I am reading a decade-old paper entitled Above, below, and beyond Brownian motion which explains rather nicely random walk processes that are governed by probability distributions with infinite moments, such as the increasingly famous Lévy flight.

What I like about this paper is that it provides many real examples of processes that are explained by probability distributions with infinite moments. This means that usual descriptors of the random variable, such as its mean or variance, do not exist. One surprising example is the distribution of light rays hitting a wall from a point source emitting uniformly in all directions.

A random walk described by a "pathological" distribution (as they are sometimes described by mathematicians) is conceptually understood as some process with a very large spread in characteristic times or distances. By spread I mean that the random variable may take any value with a probability that is not exponentially vanishing (this property is also known as scale-free). Probability distributions modeled as power law decays are popular for encompassing this behavior since they decay slower than an exponential distribution.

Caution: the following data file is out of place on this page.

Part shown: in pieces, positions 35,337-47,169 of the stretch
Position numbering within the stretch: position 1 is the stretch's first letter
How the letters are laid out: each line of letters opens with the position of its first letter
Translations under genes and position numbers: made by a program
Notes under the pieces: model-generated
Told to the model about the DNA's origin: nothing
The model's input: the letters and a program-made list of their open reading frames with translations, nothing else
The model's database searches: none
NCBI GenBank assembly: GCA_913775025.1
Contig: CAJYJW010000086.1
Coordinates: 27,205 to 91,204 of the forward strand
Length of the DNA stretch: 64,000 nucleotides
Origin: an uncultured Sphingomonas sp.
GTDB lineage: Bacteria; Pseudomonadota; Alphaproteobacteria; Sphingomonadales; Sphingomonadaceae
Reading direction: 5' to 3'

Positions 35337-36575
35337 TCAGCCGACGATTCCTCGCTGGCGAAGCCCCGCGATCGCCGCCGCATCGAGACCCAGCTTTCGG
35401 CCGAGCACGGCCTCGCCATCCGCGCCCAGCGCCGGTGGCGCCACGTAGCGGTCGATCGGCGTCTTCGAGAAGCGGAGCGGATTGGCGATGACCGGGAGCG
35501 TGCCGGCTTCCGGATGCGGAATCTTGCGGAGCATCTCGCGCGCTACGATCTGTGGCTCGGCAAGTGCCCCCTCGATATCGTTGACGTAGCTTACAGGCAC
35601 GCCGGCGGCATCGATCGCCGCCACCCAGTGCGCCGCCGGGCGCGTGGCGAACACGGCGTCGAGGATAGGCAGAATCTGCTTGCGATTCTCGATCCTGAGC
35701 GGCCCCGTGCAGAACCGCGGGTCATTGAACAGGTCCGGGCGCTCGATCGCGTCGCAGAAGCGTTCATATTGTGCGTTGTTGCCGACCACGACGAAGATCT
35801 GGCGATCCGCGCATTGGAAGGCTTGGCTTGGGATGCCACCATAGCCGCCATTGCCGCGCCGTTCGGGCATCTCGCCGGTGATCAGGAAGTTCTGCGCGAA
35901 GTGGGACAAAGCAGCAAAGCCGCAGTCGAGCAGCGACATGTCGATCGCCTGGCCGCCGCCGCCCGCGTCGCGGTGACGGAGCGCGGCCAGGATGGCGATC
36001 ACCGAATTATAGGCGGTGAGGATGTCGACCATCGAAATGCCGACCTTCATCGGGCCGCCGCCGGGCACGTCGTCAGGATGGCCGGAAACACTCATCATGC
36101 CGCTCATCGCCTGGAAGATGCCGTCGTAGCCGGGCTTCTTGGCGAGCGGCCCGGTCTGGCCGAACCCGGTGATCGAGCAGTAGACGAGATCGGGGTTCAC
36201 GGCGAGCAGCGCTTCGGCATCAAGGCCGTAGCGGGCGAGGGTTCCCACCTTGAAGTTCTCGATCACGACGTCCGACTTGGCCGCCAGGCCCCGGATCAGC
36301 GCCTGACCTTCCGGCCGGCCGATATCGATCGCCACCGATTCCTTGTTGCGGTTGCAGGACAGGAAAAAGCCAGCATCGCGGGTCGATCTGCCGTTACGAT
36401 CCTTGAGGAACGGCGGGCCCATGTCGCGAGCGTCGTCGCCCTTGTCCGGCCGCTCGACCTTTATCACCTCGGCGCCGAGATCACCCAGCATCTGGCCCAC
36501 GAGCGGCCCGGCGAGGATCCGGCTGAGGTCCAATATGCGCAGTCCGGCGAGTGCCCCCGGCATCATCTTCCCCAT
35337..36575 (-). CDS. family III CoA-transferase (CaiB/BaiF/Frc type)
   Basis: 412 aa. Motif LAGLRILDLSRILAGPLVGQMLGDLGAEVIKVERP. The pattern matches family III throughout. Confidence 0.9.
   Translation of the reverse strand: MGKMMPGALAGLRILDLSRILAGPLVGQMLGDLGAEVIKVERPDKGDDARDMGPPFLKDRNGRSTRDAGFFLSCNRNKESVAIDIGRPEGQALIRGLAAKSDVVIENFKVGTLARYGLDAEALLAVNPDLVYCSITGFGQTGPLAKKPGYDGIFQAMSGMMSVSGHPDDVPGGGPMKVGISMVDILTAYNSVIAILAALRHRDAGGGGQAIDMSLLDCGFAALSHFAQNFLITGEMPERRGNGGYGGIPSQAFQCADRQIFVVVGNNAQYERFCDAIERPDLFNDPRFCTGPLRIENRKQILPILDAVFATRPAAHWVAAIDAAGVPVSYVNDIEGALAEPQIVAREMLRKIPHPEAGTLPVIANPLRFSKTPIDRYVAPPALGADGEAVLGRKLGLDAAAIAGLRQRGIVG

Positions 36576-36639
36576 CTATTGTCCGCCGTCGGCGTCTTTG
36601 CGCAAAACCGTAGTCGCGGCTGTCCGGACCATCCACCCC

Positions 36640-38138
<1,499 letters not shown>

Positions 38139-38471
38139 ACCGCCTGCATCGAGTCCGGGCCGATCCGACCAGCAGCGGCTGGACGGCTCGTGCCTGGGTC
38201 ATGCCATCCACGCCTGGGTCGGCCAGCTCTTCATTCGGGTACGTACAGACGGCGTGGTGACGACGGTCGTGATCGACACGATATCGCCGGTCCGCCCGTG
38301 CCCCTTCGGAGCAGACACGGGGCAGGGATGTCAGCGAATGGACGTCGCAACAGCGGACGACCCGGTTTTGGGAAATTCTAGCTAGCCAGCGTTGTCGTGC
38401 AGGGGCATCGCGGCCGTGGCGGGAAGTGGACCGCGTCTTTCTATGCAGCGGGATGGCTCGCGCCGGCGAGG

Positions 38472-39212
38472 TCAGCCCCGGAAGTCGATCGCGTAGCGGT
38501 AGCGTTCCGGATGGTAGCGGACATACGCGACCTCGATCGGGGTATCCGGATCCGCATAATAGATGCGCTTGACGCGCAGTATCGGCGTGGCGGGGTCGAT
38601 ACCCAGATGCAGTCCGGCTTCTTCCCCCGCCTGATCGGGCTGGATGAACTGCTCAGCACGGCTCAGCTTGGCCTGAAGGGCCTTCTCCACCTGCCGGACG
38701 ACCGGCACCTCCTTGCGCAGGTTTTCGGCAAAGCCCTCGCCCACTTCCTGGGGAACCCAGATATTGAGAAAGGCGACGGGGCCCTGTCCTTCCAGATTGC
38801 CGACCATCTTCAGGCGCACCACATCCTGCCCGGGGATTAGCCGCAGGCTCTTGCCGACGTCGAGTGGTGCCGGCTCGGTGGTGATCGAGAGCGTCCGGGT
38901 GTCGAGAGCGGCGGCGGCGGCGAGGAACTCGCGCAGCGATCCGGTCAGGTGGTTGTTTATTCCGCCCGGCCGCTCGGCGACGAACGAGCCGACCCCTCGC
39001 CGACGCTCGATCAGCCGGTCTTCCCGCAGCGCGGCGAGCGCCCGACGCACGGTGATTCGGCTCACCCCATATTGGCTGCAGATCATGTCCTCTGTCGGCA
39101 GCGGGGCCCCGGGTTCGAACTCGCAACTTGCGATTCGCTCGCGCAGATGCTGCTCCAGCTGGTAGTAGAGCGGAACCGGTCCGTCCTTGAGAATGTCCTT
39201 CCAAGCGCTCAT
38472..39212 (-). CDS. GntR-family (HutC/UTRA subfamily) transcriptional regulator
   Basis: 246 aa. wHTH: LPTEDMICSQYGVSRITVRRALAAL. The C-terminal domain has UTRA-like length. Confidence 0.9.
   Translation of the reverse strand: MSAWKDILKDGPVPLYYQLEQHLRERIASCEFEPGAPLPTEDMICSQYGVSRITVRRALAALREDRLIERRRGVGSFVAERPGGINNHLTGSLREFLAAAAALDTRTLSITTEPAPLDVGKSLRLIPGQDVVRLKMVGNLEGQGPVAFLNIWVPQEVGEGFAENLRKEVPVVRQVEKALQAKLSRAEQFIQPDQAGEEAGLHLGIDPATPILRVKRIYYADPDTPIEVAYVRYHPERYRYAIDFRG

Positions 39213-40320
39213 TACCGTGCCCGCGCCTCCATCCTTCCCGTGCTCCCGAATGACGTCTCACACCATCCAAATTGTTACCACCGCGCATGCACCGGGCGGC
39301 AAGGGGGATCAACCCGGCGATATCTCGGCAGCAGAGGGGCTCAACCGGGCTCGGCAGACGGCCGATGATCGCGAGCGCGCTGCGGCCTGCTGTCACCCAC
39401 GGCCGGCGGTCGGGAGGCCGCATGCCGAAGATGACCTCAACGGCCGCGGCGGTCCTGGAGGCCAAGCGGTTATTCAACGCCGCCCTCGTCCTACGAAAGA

I admit that much of the theory in the paper is best understood by someone who already is familiar with many of the ideas from probability theory, such as moment generating functions.